I set out early, around 630. I had slept in my car the night before, so when I woke, my cost benefit analysis told me that an early morning hike was better than continuing to deal with my aching back and cramped legs. It was cloudy but the rugged landscape was still stunning, and the air was filled with pine and the smell of rapids. I was filled with high hopes-I had dreamed of hiking this ridge since my friend had shared a list of Nat Geo’s top 20 hikes with me. I had seen the picture, and knew I had to come bear witness to Besseggen Ridge in person.
The hike was trying, my breath was heavy, but I was in no rush. I stopped often, turning around to take in everything around me. Norway is a land of superlatives, and it was difficult to comprehend the immense beauty surrounding me at all times. The Jotunheimen mountains were given their name long ago, inspired by their wild landscape and Norse mythology-Jotun means troll. Home of the trolls.
As I neared the ridge, I started to drown in clouds. I kept hoping I’d come out on top to find a jaw dropping vista, but the fog only became thicker and thicker. I reached the snow line and soon I couldn’t distinguish the white of the ground to that of the air. It was disorienting, creepy even. I felt as if the entire world had gone blank. My heart was pounding, and I felt panicky. I tried to calm down but the white nothingness was closing in on me. It wasn’t safe to be up here alone. What had I been thinking? I couldn’t see anything. I lost the trail and was standing defeated in the overwhelming abyss when I heard the voices of some British guys I had seen that morning in the parking lot. “I see her shadow, she’s standing where we lost the trail”. I couldn’t contain myself, “help!” I yelled, chuckling at the ridiculousness of it, only able to feel humor now as relief washed over me. I wasn’t going to die up here alone. I’d die with them. I now saw their shadows appear through the mist, moving closer to me. I had never been so happy to see another human being. I met them and after some deliberation, we decided there was no way we could continue on. We were defeated. There was a lot of sighing and heavy hearts on the way down, once we found our way out of the all encompassing blanket of white.
Morning continued on and the sun began to poke through the clouds. We could now see the crest of the ridge, where only a few hours earlier, had hung the cloud’s relentless breath. We went up for round two. My hamstrings and calves loathed me. They had no idea what they were in store for. We thought we had made it a third of the way along the ridge this morning. That was a joke. We thought we could do the hike in five hours, in time to catch the last ferry back to town. Also a joke.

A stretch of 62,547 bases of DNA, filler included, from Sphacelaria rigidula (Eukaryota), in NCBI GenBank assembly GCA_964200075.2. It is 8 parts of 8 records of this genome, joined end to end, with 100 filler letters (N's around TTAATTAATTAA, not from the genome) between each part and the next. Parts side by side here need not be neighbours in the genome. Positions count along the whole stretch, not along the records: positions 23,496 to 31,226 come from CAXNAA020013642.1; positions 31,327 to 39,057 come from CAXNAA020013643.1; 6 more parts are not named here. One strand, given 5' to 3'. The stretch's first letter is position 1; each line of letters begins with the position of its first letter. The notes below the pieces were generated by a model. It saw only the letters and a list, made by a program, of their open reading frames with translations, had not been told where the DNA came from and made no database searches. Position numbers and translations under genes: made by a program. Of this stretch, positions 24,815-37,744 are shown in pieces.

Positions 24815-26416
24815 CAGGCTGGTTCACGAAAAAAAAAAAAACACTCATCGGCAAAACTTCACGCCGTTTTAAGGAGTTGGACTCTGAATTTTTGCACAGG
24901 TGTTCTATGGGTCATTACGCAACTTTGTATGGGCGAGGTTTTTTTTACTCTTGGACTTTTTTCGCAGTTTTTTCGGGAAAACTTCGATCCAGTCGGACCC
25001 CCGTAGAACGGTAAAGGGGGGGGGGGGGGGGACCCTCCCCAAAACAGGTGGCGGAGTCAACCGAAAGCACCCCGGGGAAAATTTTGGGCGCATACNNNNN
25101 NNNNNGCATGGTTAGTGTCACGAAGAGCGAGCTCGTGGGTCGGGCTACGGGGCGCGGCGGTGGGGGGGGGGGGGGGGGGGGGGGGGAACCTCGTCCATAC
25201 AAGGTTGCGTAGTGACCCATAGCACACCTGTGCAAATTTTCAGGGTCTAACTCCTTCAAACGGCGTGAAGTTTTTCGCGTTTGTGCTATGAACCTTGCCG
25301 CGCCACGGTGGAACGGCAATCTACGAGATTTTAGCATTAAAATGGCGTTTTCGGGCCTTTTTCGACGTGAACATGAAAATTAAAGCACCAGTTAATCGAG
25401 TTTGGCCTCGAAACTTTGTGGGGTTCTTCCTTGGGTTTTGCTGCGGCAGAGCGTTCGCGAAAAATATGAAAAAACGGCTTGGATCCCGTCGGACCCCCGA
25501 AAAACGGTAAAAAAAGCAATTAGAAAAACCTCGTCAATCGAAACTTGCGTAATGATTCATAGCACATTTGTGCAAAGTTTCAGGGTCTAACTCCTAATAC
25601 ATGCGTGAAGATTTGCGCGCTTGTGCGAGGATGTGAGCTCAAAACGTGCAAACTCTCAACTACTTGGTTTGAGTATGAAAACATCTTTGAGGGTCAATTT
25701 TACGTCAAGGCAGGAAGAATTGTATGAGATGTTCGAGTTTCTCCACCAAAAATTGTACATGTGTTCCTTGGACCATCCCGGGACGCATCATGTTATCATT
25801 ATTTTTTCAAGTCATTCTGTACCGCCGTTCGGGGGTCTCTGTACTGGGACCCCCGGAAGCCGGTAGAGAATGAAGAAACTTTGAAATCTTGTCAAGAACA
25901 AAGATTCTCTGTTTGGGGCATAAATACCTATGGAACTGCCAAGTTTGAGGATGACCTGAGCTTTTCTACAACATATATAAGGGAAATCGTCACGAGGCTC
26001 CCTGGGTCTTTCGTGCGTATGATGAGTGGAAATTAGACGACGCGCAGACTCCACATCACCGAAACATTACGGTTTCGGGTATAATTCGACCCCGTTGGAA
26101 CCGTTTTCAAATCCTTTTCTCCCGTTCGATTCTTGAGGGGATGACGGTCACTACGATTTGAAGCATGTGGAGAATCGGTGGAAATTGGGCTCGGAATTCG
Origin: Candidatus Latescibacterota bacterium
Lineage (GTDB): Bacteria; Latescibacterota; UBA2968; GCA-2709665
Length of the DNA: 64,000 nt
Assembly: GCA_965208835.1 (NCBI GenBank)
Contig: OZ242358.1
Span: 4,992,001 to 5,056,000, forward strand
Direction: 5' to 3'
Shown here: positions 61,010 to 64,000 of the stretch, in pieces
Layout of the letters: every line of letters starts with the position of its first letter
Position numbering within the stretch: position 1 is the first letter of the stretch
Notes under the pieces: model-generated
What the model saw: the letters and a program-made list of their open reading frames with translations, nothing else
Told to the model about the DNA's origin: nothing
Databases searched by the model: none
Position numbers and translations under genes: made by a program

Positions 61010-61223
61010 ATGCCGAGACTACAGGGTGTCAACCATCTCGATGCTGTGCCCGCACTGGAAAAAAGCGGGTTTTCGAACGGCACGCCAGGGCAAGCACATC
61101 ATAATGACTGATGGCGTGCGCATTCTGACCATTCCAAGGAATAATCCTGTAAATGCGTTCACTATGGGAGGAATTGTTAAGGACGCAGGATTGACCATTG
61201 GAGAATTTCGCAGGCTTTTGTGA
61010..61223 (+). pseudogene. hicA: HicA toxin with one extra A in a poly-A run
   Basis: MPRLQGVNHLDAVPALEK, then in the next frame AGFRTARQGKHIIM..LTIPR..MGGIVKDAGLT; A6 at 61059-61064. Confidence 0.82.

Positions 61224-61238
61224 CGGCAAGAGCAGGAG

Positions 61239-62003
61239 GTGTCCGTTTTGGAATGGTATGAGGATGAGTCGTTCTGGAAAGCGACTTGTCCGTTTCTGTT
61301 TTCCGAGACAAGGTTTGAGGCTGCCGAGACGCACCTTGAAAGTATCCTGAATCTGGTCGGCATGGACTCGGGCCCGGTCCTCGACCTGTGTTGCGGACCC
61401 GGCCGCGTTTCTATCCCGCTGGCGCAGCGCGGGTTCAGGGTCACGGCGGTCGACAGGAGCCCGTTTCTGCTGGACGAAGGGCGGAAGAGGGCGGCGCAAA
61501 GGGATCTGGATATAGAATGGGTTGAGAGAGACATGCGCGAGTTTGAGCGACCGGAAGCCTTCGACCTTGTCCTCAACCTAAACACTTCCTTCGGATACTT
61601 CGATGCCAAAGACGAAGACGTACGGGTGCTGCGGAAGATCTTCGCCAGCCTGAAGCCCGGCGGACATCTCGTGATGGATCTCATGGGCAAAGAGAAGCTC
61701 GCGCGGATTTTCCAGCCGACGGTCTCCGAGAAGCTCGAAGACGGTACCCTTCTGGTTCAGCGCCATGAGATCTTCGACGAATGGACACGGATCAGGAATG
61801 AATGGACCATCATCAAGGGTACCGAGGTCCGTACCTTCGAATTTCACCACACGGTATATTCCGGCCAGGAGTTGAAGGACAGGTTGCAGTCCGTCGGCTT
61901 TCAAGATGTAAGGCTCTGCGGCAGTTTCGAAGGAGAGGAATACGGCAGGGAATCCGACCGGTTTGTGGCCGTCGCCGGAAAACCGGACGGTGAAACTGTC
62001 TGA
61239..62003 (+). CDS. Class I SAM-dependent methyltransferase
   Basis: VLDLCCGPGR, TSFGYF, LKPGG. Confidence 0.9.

The beginning of the hike was lovely. Despite the fire burning in my muscles, I was utterly content. The sun’s rays had blasted away the morning’s mist, and the vistas encompassed us in all of their glory. Norway’s wild beauty is captivating-it felt like I was at the end of the earth, or maybe the beginning of it. When I saw the views from where we had stopped earlier, I gave a great laugh. Now, sun soaked mountains rose up around us, the serene lake below us. It couldn’t feel more different than the foreboding white nothingness from this morning. Now it felt like endless freedom.
We made good time up to the highest and narrowest part of the ridge, where we could see the deep blue Gjendes on one side, and the icy glacial lake on the other. The giants of Jotunheimen sprawled out ahead of us, providing a backdrop of snow covered, indigo might. My heart was so full. Before me was everything I loved, everything that made me feel the most alive. Deep breaths of fresh Nordic air filled my lungs up with the songs of summertime wilderness. My heart pulsed with purpose and gratitude.
As we neared the end of the narrow part of the crest, we imagined we’d meet a gentle decline down to the lake where we’d catch the ferry. False. The jagged steep decline made for a terrifying descent. I clung on to the earth with all my strength, curse words flooding from my mouth every time my boot slipped out from under me, convincing me for half a second I would fall from the mountain’s ledge. We had three more challenging inclines and long beautiful ridges to cover before we finally saw the boat docks. We ran for the last hour. Ran. On the rocky mountain ridge. The bottoms of my feet felt as though they were being hammered with nails every time I took a stride. There were countless times I tripped and almost went tumbling to the earth. The good news is, I learned new things about my endurance when I had a ferry to catch. By the end, my knees were destroyed, and my legs were ready to give out, but man I had never deserved anything more than catching that ferry.
My new friends and I gave each other knowing looks on the long boat ride home. We all felt like absolute shit, but also like we’d just conquered the world. There were no words to say. We had such an incredible, ridiculous, adventure of a day, and I was so happy the hellish fog had brought us together this morning. It was worth every difficult, wonder-filled, frantic step we took the rest of the day. I had hiked Besseggen. Miraculously. Finally.